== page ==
My furling system is an old Staystream #1 that is about 23 years old and works fine. On occasion I do have to replace the bearings which takes an afternoon, but other than that its a great system.

Have a Great Day!

Don Bundy

3799 Sep 2, 2003

Don, Bert, et al,
Thanks for all the input. It's certainly helping with the decision and it looks like the new furler will be rigged and ready to go before the 12th of Sept. I decided on the "purist" route last year when I acquired Windfall and purchased a new suit of sails with a hank on 135 and working jib, keeping the old wire luff sails from the Schaefer furler as spares. Well, as the desire for foredeck work dropped off and the desire for easier is better took over, (forget
purist...that's for young guys!) I started looking into an upgraded furling system that wouldn't have the sag and reduced windward ability that the Schaefer presented. After considering price, advice and utility, I've opted for the new Hood 707, reconfiguring the 135 genoa and Goodbye hanks.

Looking forward to hooking up either at Anclote or in Appalachicola, depending on time off from the office. I don't think I'll be able to take the time to gunkhole up the coast to Appalachicola but more likely will make a straight shot
from Anclote Key.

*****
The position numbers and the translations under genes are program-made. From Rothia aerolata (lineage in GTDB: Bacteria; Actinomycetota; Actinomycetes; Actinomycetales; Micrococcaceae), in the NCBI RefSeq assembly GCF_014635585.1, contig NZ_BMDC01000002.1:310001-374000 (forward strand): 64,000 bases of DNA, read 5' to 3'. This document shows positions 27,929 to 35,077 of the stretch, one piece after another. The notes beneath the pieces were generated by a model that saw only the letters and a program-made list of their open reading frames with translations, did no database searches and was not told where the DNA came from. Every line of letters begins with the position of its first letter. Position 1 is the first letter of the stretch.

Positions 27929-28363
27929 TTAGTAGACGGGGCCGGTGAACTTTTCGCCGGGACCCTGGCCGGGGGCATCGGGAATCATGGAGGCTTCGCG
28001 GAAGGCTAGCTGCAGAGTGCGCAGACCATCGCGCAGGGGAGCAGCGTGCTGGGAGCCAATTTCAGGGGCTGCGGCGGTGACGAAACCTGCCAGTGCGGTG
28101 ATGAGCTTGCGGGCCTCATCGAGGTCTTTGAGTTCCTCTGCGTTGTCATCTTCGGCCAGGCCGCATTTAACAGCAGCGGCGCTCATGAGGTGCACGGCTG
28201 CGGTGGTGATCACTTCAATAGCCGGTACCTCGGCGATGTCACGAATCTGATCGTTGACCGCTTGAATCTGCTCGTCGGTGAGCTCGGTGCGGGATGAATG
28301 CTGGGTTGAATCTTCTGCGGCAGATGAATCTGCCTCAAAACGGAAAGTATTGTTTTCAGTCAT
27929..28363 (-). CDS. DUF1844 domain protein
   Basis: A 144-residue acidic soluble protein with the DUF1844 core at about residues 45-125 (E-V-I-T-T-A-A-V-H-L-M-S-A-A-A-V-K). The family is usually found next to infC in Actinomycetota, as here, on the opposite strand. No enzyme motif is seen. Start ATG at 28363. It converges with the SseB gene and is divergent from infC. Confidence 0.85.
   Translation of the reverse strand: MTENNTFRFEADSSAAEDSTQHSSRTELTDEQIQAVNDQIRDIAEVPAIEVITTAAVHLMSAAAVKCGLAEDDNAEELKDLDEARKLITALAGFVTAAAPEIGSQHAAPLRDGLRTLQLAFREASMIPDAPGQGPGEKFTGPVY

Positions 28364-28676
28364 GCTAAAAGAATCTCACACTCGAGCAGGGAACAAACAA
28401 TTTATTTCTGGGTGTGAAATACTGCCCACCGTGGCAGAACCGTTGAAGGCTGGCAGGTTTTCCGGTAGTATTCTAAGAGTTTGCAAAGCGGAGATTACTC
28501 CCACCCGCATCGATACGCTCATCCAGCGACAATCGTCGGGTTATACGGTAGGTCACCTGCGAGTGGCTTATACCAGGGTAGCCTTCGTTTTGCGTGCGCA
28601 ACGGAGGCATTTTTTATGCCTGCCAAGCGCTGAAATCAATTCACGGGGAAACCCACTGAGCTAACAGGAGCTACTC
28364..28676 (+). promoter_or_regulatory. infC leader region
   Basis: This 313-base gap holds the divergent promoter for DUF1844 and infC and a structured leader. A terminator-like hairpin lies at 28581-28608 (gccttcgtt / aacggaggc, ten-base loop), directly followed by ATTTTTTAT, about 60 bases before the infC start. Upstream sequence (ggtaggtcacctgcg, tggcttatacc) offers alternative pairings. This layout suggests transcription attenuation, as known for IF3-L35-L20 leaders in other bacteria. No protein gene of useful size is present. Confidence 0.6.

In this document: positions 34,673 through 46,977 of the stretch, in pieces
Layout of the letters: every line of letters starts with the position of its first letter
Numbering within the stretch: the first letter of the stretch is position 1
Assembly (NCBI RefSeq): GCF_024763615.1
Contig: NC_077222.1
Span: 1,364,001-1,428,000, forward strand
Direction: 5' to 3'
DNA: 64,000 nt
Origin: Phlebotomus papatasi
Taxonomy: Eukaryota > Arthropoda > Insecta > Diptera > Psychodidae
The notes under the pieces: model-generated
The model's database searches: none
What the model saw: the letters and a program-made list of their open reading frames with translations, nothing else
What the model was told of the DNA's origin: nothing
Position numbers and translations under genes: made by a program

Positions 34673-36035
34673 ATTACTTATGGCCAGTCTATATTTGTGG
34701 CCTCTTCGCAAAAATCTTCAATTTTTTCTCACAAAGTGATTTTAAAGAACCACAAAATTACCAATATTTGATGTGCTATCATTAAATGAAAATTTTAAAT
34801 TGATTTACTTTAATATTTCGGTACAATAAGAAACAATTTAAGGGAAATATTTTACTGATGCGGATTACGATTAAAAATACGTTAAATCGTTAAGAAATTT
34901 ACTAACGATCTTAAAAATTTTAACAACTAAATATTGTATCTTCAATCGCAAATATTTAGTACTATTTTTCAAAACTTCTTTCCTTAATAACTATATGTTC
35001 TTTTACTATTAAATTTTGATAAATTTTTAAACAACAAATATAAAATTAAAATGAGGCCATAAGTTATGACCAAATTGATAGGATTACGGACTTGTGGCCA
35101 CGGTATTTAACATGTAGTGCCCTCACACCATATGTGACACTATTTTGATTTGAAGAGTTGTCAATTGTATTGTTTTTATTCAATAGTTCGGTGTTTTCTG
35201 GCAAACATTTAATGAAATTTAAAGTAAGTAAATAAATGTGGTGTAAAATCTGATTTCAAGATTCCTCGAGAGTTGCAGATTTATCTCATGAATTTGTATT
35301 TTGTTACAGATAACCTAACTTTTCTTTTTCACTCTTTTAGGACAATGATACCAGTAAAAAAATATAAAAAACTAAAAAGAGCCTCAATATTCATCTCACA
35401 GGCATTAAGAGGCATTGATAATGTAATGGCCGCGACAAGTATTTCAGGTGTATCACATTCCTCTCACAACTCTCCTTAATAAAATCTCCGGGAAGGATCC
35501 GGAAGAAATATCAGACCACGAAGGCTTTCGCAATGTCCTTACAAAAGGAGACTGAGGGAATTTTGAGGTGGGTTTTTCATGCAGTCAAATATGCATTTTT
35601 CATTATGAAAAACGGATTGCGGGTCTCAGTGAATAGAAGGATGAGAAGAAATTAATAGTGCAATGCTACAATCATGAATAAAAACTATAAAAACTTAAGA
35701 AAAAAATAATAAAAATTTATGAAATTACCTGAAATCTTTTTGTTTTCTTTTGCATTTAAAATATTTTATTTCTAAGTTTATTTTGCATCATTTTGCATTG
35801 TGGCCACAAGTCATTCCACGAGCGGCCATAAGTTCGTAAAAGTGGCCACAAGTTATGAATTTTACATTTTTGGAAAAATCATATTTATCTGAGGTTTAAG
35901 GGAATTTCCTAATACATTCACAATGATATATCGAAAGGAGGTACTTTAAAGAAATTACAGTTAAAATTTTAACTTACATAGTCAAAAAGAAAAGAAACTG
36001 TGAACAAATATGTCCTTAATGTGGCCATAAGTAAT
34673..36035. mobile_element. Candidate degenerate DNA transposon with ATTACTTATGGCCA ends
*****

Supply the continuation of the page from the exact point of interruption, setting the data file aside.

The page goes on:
Thanks again to all,

Don Edgar, Windfall 64K, Cortez, FL


4655 Apr 5, 2004

Does anyone have any experience with CDI Flexible Furlers?

Mac #45K Odorilla

4675 Apr 9, 2004

The Feb 1, 2004 issue of Practical Sailor (vol 30, num 3), currently on sale at WestMarine, had a review of several furler's. As reviews go, this one was of poor quality, though it did give some satisfactory feedback on CDI's products (priced at about $650 for boats our size).

The more interesting part was they threw in a name of a new furling system by spin-tec (http://www.spin-tec.com/).

It looks very appealing.


4676 Apr 9, 2004

I had a CDI furler on a previous boat, much smaller Bristol 22, and I can't begin to list the complaints. I would not go down that road again.

Rip McEldowney, "Paikea" #96


4677 Apr 10, 2004

I had my ancient and almost defunct Profurl, which was beyond repair replaced by a Furlex = Selden 200 in 1997.

Price $2000.- BUT this included all parts necessary, complete installation and the adapt ions necessary for the sails eg new luff. I had the thing Really ready to go. that was done in Trinidad by a Swede professional. I believe in the States you could get a substantial better price.

The Furler came with the necessary tools (so far not needed and even with a tube of grease (big deal!) It has functioned well since and allows me to reduce the jib at ANY wind (I have encountered so far) with bare hands and little effort.

I have experience with a Selden 300 on a 45' Sailing school yacht, working 30 weeks a year solid (and with the beginners most abrasively) for ten years before it sustained damage due to freezing.

I believe it is a good unit and recommend it.

Willy # 100 UNDENE


4681 Apr 10, 2004